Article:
In the News...
Habitat for Humanity celebrates two decades of service in Kentucky
WHAS 11, Claudia Coffey
Habitat preparing to move operations to Portland
Business First, July 1, 2011, John R. Karman, III
Louisville's Endangered Shoutgun Houses Targeted for Preservation
Courier Journal, June 16, 2011, Martha Elson
YPAL, Habitat for Humanity home earns LEED rating
May 6, 2011
Business First, Stephanie Clouser
April 20, 2011
Courier-Journal, Sheryl Edelen
Habitat breaks ground for "green" house
Posted: May 06, 2010 3:21 PM EDT Thursday, May 6, 2010 3:21 PM EST
It's Habitat for Humanity's first certified green home in the state of Kentucky. And it's a group of young Louisville professionals who will assist in building it.
Habitat for Humanity has been building homes in Louisville for a quarter century.
"This is Habitat for Humanity's 25th anniversary in Louisville," says Executive Director Rob Locke."We took 24 years to build our first 300 homes and we want to build 300 more in less than ten (years); we call it building the dream of 2019."
Locke was speaking at a groundbreaking for the new "green" home in the Shelby Park neighborhood on Thursday morning.
It's Habitat's first LEED certified home in Kentucky. LEED certified means it meets certain standards for energy efficiency. "It's just exciting and a nice opportunity for me and my son's future," says Wendy, who doesn't want to reveal her last name, but who will be moving into the new home when its completed.
This project is made possible as a result of the participation of an organization known as Y-PAL. It's the Young Professionals Association of Louisville and is made up of young adults between the ages of 21 and 39 years old, some of whom were on hand for Thursday's ceremonial groundbreaking.
Y-PAL's president Cash Moter says the call has gone out to the organization's 700 members to help build the house. "We've taken it through conception, funding it, and volunteering for the actual construction,"says Moter.
Habitat for Humanity continues to build homes all across the community and would like to build more green homes, but it's a question of the cost of doing that.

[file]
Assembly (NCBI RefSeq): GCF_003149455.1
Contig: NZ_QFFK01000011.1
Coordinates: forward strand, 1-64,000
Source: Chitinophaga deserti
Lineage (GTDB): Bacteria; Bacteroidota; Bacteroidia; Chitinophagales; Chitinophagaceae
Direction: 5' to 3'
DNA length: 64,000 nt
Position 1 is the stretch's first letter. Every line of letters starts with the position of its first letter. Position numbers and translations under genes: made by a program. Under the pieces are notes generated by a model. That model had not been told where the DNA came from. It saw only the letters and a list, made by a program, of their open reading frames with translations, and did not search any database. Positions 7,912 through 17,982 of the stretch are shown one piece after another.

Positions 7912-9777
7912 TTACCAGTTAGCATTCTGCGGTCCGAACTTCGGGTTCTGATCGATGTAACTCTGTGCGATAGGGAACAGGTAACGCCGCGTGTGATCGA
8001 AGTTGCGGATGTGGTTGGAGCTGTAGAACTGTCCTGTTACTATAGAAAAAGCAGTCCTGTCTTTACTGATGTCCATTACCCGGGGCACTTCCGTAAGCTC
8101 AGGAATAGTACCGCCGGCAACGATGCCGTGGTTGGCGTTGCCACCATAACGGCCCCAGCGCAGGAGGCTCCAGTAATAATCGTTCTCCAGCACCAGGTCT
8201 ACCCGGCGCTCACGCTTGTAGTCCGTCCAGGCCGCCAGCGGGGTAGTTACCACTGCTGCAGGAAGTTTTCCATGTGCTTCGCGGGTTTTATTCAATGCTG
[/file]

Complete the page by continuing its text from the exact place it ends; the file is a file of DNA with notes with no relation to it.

"We are all about building houses that are affordable to live in and we'd love to build every house to LEED standards, we just want to see if we can do that," says Locke.
Adds Moter, "This is a project that not only gives back to an individual, but it also gives back to the community serving as an example of what can be done in Louisville through sustainability."
Habitat is in the process of raising funds to meet a $500,000 challenge grant from the J. Graham Brown Foundation. It is always looking for volunteers and donations.
Meanwhile Wendy is looking forward to moving into her new home when construction is completed in September. "I'm really blessed and lucky to have this opportunity," she says.
Engaged Couple's gifts take form of Habitat House
April 10, 2010 - Courier Journal by Melissa Poore
Rather than register for toasters and linens like many engaged couples do, Josh Lindley and Melanie Bloemer asked friends and family to help them build a house for a family they had never met in honor of their December wedding. Read More...
More people apply but fewer qualify for Habitat Homes
March 21, 2010 - WAVE 3 By Shayla Reaves
"In 2008 we were the 12th largest builder in Metro Louisville with 28 homes. In 2009, we were the ninth largest builder in Metro Louisville with 22 homes," Habitat for Humanity Louisville Director Rob Locke said. Read More...
New House, New Life, New Name: A Fresh Start in Mid-Life
By Garrison Cox
Skeptical that someone can change their life? Meet Ellen Sloan, a Habitat homeowner who overcame a life of drugs to create a better life for herself and her children.
Still, when it came to buying her own home, she wondered, "With my background, do I have a chance?"
New York Times
U of L Law Students Helping Out Habitat for Humanity...
More than 100 students from the Brandeis School of Law volunteered their time Aug. 14 as part of “Community Service Day,” a new, optional program offered as part of the school’s student orientation. Activities also are planned for Aug. 15.
Volunteer opportunities ranged from trash pick-up and dog walking to painting and yard work. The Student Bar Association-organized program included nine different agencies in the Louisville area.
The community service option seemed to be a welcome addition to the orientation program, said Kathleen Bean, professor and associate dean for Student Life at the law school.
“We had 109 of 142 students sign up in advance and a few added themselves after they got here,” she said.
Norton Healthcare and Habitat for Humanity of Metro Louisville
Partner in Employer Assisted Housing Program; First in the Nation...
LOUISVILLE, KY.: (August 26, 2008): On Wednesday, Aug. 27 at 10 a.m. Norton Healthcare and Habitat for Humanity of Metro Louisville announced a partnership to provide Norton Healthcare employees the option of buying a Habitat for Humanity home through the Norton Healthcare Employer Assisted Housing Program. This is the first partnership of its kind in the nation.
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